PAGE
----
Talk to the hills…that ghost gum looks like a true survivor.

call me late for dinner…


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What if the most important thing in life is to figure out what we really think, want, feel? What if our biggest problem is the influence others wield over us, be they close acquaintances, family or far away aspirational figures, because we don’t know what we want? This thought occurred to me as I was packing my suitcase. Why did I want to take that particular piece of clothing—for comfort, to please someone else, or maybe just convention—you can’t be seen in anything but a dress if you are a certain age—or something equally ridiculous. And right then my brain exploded with the knowledge that I’ve been doing this all of my life, with e-v-e-r-y-t-h-i-n-g.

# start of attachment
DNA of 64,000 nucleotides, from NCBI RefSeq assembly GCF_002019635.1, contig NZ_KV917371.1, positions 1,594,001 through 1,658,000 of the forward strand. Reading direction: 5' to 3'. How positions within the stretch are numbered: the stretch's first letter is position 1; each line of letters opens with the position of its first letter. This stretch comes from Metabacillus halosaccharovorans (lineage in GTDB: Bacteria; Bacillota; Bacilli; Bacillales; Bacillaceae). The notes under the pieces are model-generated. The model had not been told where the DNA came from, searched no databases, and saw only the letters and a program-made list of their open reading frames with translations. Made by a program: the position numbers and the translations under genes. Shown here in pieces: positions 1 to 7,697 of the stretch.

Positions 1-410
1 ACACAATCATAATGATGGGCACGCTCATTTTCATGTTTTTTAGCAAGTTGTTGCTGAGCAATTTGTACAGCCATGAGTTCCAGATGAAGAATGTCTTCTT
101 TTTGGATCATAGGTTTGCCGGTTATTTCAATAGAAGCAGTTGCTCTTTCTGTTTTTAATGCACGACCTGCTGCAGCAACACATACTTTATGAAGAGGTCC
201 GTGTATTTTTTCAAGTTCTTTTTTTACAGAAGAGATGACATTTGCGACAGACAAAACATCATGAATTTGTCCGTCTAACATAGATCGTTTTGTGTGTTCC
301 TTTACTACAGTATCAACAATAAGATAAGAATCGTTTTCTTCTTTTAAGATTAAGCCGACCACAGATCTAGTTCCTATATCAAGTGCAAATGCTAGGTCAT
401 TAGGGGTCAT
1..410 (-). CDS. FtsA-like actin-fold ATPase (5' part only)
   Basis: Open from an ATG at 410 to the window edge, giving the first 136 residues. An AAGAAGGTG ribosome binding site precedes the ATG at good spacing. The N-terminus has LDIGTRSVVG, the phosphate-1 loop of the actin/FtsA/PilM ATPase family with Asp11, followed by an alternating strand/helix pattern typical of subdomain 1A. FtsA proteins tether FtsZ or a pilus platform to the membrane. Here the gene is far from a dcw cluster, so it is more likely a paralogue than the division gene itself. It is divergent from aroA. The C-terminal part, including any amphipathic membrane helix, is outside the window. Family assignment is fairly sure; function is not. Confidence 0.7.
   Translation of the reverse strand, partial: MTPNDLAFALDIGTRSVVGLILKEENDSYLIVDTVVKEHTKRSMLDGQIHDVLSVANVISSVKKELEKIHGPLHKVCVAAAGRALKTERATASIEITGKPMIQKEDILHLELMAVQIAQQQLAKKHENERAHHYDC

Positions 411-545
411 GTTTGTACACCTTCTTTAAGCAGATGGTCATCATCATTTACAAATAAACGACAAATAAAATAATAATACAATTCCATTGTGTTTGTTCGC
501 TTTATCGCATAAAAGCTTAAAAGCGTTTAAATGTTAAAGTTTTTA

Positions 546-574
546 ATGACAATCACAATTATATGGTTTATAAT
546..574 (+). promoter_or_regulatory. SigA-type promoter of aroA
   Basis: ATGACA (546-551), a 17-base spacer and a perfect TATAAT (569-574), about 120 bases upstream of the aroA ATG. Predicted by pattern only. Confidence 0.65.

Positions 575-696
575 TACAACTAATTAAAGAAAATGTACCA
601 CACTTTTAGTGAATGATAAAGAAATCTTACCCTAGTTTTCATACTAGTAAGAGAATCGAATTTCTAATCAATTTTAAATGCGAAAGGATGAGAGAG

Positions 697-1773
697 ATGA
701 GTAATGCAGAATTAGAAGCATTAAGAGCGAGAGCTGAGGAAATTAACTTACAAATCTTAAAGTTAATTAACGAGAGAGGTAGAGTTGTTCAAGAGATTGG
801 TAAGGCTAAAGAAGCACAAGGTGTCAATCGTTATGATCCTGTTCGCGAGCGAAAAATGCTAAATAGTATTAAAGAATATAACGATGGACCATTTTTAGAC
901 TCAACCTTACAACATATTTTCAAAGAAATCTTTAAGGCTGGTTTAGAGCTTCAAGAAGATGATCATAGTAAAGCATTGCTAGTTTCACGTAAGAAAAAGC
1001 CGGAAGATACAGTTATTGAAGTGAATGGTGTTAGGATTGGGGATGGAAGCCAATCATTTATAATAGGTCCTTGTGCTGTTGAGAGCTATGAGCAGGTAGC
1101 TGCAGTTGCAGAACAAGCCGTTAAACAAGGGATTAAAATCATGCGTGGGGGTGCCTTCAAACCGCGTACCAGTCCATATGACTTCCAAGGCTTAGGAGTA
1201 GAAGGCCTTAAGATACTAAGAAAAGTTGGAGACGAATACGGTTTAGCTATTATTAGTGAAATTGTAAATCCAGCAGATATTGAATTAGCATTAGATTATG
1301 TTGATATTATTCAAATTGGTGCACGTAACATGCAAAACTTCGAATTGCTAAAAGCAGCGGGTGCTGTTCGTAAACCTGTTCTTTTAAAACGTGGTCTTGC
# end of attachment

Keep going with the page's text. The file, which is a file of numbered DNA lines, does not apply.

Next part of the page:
And then the thought, ‘but is this always a bad thing?’

It has taken nearly two years for Covid to finally exert its weight on me enough that I feel like a drowning woman at times. And I know I’m lucky. But still… still there are these constant decisions one must make to protect, nurture and grow oneself, not to mention the responses to nurture, protect and respond to those close to us. If you are an introvert and a ‘Highly Sensitive Person’ (HSP is a thing, researched and published by Elaine N. Aron, Ph.D) this is a thick layer of complexity added to our already complex human existence, now compounded by layers of the Covid Effect.